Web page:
In Ontario, media relations coordinator Sgt. Pierre Chamberland points out that the number of times OPP officers have posed as journalists can be counted on fingers. “There aren’t many instances where doing so is of any value to us,” says Chamberland, who asserts the practice can be justified if dealt with on a case-by-case basis. “You have to blend in with your environment. If you’re in a situation where there’s a potential riot because of a huge gathering of people, which is attracting a huge number of media, for us to go in there dressed in OPP uniforms to gauge the crowd is probably going to influence the crowd more towards violence.”

Many would judge the 2001 capture of escaped and armed B.C. convict John “the Bushman” Björnstrom as extreme. Björnstrom, who had been breaking into Shuswap Lake cottages for nearly two years, was lured into a trap interview by RCMP officers pretending to make a documentary for the CBC. Before arresting Björnstrom, they let the tape roll for hours as he served them steaks and wine-a tactic seemingly picked up from then-Kamloops This Week reporter Dale Steeves, who met with the convict months earlier for an exclusive story.

It’s true that the OPP generally uses the tactic in cases of public protest. For Canadian Journalists for Free Expression president Arnold Amber, Ipperwash in 1995 comes to mind, along with a number of demonstrations he’d previously covered. He saw camera crews (“I knew they were cops, other people knew they were cops,” he gibes) taping demonstrations from afar. But after sending a string of letters to Community Safety and Correctional Services Minister Rick Bartolucci in response to the Martell episode, Amber and the CJFE decided more than just words would be needed to make their case. They have since, with the help of lawyers, been pulling together a proposal for a Charter application to address this practice; a quest that could take years, as it would eventually have to appear before the Supreme Court.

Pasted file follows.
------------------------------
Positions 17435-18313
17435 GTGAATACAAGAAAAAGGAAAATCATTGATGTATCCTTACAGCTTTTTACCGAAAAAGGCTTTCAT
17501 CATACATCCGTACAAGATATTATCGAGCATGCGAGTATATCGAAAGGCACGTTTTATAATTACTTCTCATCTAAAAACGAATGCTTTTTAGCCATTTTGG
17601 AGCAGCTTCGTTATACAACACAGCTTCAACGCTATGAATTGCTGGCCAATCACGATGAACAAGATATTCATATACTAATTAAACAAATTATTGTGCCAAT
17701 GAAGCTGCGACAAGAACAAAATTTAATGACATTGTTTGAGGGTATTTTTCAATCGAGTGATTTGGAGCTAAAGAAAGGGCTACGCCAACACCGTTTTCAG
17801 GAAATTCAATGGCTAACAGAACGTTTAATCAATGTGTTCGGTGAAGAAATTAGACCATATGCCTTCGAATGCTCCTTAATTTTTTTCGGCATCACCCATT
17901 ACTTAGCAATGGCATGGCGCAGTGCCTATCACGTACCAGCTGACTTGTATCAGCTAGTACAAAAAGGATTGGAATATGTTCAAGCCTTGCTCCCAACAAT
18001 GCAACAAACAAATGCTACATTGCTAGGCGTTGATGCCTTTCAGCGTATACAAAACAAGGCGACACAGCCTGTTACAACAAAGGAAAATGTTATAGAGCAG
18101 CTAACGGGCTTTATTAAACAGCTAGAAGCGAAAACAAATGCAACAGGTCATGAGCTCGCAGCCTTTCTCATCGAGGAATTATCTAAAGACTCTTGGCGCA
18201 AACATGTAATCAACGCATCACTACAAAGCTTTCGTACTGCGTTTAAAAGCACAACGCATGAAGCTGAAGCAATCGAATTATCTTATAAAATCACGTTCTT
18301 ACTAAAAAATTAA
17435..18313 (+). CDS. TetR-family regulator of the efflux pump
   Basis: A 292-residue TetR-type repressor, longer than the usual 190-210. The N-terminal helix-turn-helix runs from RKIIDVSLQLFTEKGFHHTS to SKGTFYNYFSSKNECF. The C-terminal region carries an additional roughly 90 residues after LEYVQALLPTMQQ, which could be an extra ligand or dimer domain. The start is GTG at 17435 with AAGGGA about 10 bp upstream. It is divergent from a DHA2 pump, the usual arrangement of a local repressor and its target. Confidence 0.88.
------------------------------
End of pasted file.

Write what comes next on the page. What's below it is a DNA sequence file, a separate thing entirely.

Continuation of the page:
Still, Amber is adamant about its importance. “There’s a reason why our society is built on cops getting permission to do certain things,” he says, pointing out that if there are policies on wiring phone calls and getting search warrants, there’s no reason to let undercover practices go untouched.

Since Björnstrom, it seems not much has changed in B.C.; just last year 24 Hours Vancouver editor Dean Broughton had to decide whether or not to issue a public complaint when an RCMP officer posed as a journalist from the paper to arrest anti-poverty protestor David Cunningham. Soon after, he decided to go ahead.

Cunningham also decided to issue a complaint of her own. While unable to publish the pipeline article without a picture, she wrote a story on her experience with James, and the RCMP’s track record of posing as journalists. She also admits that Rutledge has since apologized for his use of the tactic.

“As soon as he said he was a journalist, I treated him like a fellow journalist. I immediately considered him a buddy. I felt incredibly stupid afterwards, and a little naïve,” she says. “It’s going in my scrapbook, that’s for sure.”

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About the author

Chantal Braganza was the Editor for the Summer 2009 issue of the Ryerson Review of Journalism.